Not to mention the obvious fact that “Global Markets Are Shaky After Trump Victory” — though this later had to be changed to: “Global Markets, Initially Shaken, Edge Higher After Trump Victory”. All these were echoed in the Washington Post’s even more absurdly overstated:
This had also been a common tactic during the campaign. Somewhere, we were told, a foreigner was either laughing at or horrified at you dim-witted yokels who were supporting Donald Trump. Weren’t they ashamed of themselves? Weren’t their more sophisticated fellow-countrymen even more ashamed of them? But what kind of people did they suppose would be susceptible to such shaming tactics? Who but those already disposed to feel ashamed of their country? Wouldn’t anybody else be driven by them to vote for Mr Trump even if they were not already doing so? And, by the way, those gasps of disbelief from selected foreign dignitaries were interspersed in the article which followed with much more temperate and even some favorable reactions.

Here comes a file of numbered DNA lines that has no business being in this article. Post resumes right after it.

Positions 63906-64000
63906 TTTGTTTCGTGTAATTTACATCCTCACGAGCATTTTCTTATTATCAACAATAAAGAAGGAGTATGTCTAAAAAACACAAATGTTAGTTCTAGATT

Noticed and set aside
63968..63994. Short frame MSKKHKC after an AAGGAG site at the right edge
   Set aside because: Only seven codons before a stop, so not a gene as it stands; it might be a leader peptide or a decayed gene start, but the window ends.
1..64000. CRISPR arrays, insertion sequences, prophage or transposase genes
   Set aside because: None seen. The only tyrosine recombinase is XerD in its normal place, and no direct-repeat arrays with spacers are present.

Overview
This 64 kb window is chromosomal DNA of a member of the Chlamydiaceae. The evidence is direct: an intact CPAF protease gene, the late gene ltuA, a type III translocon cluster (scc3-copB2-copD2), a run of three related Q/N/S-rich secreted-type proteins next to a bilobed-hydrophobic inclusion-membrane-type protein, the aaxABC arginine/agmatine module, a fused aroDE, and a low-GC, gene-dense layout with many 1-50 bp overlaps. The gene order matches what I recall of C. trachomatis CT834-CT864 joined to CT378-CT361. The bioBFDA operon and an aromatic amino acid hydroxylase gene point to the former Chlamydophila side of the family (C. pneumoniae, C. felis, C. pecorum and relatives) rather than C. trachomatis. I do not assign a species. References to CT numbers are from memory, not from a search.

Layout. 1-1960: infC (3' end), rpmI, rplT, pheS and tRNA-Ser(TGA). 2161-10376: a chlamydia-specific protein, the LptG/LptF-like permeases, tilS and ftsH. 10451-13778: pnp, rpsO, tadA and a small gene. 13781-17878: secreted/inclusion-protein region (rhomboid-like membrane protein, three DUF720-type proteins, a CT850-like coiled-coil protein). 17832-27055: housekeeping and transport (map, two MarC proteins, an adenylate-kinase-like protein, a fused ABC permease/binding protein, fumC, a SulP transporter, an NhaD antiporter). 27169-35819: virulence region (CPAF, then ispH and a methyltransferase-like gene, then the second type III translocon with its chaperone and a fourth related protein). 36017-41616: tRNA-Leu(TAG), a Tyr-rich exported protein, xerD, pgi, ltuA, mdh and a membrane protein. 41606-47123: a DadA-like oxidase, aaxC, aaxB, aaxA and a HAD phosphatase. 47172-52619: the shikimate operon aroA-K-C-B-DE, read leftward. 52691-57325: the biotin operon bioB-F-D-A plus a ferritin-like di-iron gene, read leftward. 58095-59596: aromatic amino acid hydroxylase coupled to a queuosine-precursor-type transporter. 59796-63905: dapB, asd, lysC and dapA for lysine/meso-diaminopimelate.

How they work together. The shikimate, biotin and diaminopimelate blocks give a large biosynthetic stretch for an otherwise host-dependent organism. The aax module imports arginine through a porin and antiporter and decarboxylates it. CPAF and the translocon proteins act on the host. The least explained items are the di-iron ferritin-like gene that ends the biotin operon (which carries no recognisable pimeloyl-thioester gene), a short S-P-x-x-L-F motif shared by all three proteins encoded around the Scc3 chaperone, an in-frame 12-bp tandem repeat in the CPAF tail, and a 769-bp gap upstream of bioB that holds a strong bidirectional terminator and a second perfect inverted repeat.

The comedy in the media’s tut-tutting about a world they essentially created by selling the public on the notion that elections are really titanic struggles between good and evil has been the one redeeming feature of the last year for those of us nostalgic for a press content with the role of wry observer of bipartisan follies and not committed instead to passionate advocacy of one side over the other. Donald Trump may not be the gigantic intellect he sees himself as being, but he is smart enough to have seen further than the media or the Democrats into the role he would be forced to play in this epic drama where Republicans are normally expected to play that of the gentlemanly loser. He relished playing it, too — and, with it, playing the media for suckers. The more they affected to throw up their hands in horror at his words and deeds, the more phony they and their fanatical anti-Trumpery appeared.
True, the media as we have known them for two generations are dying, and their faculties are fading fast, but how could they not have seen anything of themselves in the mirror when they looked at Donald Trump and the Trump campaign? Did there not stir in them some faint sense of recognition when they noted his Manichaean world-view, his use of hyperbole — particularly when it came to the catastrophic consequences of not listening to him — his obsession with appearances, his equally obsessive interest in scandal and hidden information, his inability to admit fault or mistakes, his insistence that the election was “rigged” and that those who disagreed with him about anything must be either “failed” or “crooked” or “lying”? How, above all, did they miss in his self-importance and absence of self-reflection the reflection of their own?